Tinsel, chocolate, and holly are all festive signs of the holidays -- but all can hurt your pets.

Veterinarians see many sick pets this time of year because owners often don't know what foods, plants and decorations are dangerous for their animals.

Dr. Lisa Olsen is an emergency veterinarian at Iowa Veterinarian Specialties and she says this time of year can be very busy.

"We see a lot of problems related to food in an emergency clinic during the holidays,” she says. “Sugar-free sweeteners can be a big hazard that we don't think of for our pets."

There are other recipes for disaster in kitchens during the holidays. Grapes and raisins found in holiday breads and cakes, macadamia nuts, and, of course, chocolate are all very dangerous for cats and dogs.

In many cases, animals that eat dangerous foods will need a few nights stay at a pet hospital. Vets also warn owners that while the season is about giving, they should refrain from giving leftovers and scraps to pets.The high fat foods can be bad for pet's digestive systems and cause weight gain.

Holiday decorations pose another danger to pets.

Dr. Bill Williams, a veterinarian at Hubbell Animal Hospital in Des Moines, Iowa, says that owners should be very aware of what their pets are getting into.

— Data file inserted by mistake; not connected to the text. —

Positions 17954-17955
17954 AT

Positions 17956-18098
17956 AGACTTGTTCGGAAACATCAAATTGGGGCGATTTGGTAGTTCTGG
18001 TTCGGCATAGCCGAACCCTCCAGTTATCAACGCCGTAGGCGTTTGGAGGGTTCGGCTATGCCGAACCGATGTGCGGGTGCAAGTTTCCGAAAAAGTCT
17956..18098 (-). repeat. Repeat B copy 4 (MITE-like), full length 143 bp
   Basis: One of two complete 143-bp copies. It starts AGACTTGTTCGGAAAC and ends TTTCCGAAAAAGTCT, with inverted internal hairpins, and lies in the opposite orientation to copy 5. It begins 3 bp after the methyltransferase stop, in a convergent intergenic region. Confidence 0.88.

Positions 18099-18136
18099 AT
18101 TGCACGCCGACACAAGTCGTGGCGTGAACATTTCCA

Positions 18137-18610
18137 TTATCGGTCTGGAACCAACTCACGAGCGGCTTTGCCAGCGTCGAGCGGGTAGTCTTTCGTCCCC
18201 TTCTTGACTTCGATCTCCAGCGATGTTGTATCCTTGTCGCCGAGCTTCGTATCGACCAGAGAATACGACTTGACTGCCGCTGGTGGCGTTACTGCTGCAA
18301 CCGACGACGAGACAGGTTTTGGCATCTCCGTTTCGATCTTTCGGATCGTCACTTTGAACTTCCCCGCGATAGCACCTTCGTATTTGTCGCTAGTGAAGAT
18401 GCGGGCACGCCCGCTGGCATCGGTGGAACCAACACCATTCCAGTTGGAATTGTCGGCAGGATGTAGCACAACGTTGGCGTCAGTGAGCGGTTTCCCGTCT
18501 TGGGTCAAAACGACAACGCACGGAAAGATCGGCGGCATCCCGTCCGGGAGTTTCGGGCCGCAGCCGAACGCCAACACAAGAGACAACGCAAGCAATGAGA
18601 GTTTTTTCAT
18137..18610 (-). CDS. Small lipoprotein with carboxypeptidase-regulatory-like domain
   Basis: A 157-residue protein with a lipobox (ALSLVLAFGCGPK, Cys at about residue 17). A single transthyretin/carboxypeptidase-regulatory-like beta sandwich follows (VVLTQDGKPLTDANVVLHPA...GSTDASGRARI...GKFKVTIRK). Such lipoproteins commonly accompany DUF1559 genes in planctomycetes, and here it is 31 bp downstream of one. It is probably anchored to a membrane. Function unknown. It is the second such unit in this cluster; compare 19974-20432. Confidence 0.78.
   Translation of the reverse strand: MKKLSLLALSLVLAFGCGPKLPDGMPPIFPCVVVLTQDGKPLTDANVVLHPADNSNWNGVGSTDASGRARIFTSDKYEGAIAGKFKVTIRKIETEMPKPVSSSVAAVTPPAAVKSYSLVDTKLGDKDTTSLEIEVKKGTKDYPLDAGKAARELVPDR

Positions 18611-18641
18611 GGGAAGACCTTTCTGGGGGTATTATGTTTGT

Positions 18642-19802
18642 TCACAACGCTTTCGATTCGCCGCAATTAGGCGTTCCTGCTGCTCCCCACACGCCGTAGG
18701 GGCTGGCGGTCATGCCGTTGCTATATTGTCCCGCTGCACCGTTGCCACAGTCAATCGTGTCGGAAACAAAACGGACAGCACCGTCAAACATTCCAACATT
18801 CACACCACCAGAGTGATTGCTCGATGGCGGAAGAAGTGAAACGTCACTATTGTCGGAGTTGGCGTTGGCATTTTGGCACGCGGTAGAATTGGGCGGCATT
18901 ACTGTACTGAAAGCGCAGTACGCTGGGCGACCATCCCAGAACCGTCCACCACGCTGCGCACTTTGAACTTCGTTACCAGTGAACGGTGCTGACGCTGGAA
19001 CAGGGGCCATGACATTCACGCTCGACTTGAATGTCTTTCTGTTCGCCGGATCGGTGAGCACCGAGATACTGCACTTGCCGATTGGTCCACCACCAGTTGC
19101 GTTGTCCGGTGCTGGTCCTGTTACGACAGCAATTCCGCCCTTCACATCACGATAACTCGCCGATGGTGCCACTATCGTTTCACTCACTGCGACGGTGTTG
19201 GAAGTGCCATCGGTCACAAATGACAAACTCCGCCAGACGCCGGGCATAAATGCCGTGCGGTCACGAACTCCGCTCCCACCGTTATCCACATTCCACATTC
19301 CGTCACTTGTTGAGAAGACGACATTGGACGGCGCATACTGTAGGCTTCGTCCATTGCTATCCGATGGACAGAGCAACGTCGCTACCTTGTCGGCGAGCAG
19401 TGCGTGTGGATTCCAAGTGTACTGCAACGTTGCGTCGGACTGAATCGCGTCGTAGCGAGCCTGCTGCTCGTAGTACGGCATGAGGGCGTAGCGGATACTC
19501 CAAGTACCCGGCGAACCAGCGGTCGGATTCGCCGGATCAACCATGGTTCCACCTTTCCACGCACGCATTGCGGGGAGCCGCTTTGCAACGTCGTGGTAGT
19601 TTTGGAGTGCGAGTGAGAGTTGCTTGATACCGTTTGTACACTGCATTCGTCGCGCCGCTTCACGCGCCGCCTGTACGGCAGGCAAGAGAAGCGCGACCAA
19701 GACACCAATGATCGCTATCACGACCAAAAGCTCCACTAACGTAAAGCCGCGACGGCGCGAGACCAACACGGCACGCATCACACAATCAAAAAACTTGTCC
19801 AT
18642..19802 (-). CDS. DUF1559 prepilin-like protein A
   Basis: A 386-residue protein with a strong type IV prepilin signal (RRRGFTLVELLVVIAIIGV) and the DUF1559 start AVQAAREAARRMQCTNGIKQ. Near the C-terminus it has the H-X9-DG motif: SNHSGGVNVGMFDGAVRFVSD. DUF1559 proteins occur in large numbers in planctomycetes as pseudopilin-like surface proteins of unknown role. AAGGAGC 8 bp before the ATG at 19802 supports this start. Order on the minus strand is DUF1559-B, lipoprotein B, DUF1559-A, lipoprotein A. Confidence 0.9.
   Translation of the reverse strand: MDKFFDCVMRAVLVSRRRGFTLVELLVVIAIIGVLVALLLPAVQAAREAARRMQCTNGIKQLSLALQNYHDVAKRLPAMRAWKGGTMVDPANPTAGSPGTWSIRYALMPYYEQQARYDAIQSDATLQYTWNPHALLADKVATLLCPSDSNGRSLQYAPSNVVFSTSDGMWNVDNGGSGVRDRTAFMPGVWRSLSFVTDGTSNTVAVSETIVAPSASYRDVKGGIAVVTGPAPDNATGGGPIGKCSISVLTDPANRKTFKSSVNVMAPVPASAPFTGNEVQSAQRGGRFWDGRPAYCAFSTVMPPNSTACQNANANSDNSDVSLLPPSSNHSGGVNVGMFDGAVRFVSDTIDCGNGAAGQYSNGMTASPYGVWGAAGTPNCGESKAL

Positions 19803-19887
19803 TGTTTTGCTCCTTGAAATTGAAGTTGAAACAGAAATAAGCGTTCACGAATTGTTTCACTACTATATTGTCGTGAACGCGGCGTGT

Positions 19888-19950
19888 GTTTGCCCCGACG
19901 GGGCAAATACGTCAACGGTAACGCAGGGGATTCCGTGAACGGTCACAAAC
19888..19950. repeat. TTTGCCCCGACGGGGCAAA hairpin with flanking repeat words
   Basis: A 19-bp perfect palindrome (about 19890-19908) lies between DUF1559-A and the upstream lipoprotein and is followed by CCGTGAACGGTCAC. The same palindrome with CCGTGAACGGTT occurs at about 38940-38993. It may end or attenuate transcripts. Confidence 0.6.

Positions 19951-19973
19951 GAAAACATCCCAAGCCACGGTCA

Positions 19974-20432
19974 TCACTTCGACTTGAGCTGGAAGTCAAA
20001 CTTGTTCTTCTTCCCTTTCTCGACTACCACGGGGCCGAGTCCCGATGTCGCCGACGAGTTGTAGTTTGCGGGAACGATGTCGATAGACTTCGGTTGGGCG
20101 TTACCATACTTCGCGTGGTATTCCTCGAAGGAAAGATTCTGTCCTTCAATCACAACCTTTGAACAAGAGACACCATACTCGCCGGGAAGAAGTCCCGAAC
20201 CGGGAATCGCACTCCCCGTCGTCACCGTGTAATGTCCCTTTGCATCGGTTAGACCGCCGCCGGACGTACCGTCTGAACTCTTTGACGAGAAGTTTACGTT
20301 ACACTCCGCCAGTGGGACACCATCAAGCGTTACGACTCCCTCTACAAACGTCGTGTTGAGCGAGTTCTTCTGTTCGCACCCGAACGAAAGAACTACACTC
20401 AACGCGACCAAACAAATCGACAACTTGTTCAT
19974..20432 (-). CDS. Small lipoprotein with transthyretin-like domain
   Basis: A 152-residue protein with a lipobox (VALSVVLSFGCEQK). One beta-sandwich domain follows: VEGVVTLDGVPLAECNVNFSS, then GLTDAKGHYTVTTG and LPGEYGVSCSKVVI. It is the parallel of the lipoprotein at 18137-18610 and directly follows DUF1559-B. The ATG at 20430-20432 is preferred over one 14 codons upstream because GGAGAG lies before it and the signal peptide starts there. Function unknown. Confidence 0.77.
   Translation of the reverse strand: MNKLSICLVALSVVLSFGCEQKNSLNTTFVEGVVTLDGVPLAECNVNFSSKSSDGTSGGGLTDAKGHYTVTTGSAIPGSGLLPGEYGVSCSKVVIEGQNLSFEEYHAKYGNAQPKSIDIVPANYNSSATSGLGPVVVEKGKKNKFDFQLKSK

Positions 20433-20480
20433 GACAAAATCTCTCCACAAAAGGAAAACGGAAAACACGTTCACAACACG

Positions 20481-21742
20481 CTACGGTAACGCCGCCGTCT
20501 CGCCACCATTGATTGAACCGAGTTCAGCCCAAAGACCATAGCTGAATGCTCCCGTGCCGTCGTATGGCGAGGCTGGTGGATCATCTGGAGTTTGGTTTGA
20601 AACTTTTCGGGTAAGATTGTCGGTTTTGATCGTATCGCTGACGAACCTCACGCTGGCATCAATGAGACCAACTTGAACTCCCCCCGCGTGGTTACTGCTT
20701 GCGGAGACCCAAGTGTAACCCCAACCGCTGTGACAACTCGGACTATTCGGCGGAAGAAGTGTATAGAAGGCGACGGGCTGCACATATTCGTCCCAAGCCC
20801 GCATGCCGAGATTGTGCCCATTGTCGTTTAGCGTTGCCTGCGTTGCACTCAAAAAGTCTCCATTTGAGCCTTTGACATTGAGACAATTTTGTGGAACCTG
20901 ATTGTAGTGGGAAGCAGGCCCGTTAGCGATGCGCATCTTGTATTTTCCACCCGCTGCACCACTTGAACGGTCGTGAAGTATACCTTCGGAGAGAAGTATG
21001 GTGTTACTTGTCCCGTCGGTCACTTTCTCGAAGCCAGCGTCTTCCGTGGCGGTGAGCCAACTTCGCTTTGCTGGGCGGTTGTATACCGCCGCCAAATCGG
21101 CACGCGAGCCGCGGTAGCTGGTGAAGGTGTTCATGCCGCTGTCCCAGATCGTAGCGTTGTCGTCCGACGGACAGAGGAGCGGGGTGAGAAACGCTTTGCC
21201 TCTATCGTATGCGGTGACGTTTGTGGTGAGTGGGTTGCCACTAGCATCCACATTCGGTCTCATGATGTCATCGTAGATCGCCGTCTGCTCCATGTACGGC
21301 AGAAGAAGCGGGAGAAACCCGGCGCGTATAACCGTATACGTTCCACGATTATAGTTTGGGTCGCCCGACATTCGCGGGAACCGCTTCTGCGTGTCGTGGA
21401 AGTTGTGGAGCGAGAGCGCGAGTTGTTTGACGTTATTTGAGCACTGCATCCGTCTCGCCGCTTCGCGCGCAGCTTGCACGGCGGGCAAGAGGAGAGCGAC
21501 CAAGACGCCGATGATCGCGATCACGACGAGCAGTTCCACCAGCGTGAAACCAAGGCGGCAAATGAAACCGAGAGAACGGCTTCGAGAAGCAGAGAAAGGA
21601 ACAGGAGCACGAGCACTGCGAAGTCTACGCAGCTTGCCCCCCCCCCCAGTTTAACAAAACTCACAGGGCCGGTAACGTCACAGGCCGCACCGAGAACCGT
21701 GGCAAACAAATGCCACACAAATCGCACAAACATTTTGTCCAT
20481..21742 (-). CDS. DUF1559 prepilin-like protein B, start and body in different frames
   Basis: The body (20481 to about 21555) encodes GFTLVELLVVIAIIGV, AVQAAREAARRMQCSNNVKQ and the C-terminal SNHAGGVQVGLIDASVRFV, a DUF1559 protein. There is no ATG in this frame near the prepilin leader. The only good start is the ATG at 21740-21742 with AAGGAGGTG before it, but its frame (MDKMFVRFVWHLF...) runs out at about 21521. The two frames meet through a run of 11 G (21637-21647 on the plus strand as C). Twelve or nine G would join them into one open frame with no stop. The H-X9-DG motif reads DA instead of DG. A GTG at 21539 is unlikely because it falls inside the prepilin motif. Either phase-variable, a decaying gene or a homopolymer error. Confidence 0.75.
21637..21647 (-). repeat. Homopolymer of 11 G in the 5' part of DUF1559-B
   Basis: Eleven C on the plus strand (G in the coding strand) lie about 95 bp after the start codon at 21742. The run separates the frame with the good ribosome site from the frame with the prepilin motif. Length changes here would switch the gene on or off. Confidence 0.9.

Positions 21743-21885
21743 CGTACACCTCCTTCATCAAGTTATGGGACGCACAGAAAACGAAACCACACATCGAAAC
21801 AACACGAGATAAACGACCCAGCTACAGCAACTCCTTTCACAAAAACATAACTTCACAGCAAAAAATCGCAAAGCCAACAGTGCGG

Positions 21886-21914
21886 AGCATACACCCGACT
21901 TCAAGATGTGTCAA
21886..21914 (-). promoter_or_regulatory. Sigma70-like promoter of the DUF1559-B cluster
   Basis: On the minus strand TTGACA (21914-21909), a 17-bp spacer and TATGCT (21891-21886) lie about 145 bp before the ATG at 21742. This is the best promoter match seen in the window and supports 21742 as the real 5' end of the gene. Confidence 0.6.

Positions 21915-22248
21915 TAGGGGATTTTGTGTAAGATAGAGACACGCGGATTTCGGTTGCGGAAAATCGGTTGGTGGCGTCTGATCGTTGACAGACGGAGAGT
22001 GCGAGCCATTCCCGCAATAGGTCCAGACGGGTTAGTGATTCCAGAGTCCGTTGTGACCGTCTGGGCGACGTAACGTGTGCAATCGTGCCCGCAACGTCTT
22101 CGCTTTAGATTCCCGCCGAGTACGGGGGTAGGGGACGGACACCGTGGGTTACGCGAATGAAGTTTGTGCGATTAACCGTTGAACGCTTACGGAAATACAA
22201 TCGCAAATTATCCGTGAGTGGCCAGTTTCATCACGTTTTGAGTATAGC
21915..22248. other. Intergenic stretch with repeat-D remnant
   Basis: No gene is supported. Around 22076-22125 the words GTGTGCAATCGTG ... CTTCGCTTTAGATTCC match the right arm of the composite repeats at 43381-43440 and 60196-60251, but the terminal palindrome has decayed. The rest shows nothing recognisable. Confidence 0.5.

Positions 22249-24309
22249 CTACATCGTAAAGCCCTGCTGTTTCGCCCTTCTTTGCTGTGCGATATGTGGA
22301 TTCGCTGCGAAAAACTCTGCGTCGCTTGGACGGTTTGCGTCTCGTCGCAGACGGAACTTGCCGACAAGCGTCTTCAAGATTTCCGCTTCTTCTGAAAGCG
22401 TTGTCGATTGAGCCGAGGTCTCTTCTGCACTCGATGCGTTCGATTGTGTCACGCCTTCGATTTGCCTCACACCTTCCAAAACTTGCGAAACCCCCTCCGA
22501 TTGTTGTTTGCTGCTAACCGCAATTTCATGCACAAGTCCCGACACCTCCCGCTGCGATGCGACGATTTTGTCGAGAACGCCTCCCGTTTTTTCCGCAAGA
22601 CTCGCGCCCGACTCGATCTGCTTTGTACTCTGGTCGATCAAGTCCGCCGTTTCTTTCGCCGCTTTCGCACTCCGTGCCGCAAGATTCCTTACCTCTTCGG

"Toddler proofing the house is the way we look at it,” Williams says. “Because dogs are in many cases, perpetual toddlers they're always into something."

Animals can get extremely sick if they eat tinsel or string. And owners should make sure their pets don't play with glass ornaments. The ornaments can be knocked off Christmas trees and cause cuts to the mouth or paws.

Overly curious cats and dogs can hurt themselves badly if they topple the Christmas tree. The needles can be poisonous and cause irritation if eaten. There are other traditional holiday plants that also can be dangerous.

"Mistletoe is very dangerous. It can cause breathing problems, seizures, and even death," says Olsen.

Poinsettias, lilies, and holly are also toxic. Just a few lily petals can cause severe kidney failure in cats.

If you suspect your pet has eaten something dangerous call your vet so the problem can be resolved before it requires expensive surgery.

"The most common signs of any kind of intestinal object is going to be vomiting, diarrhea, loss of appetite, lethargy, or any kind of abdominal pain," says Williams.

If you're not sure if the plant or food you pet has eaten could be toxic, check the ASPCA poison control site for a list. 

And if you plan to dress you pet as Santa Claws, make sure the outfit is loose fitting and does not restrict movement; and never leave pets unattended if they are in festive wear.

Vets also recommend pets should not be given as gifts during the holidays. While it can be cute to see a puppy pop out of a wrapped box, they are a long-term responsibility. 

 "If you're not the one going to be taking care of it, don't give them as gifts is the best rule of thumb," says Williams, adding that a busy household is a bad place to introduce and begin to train a new animal.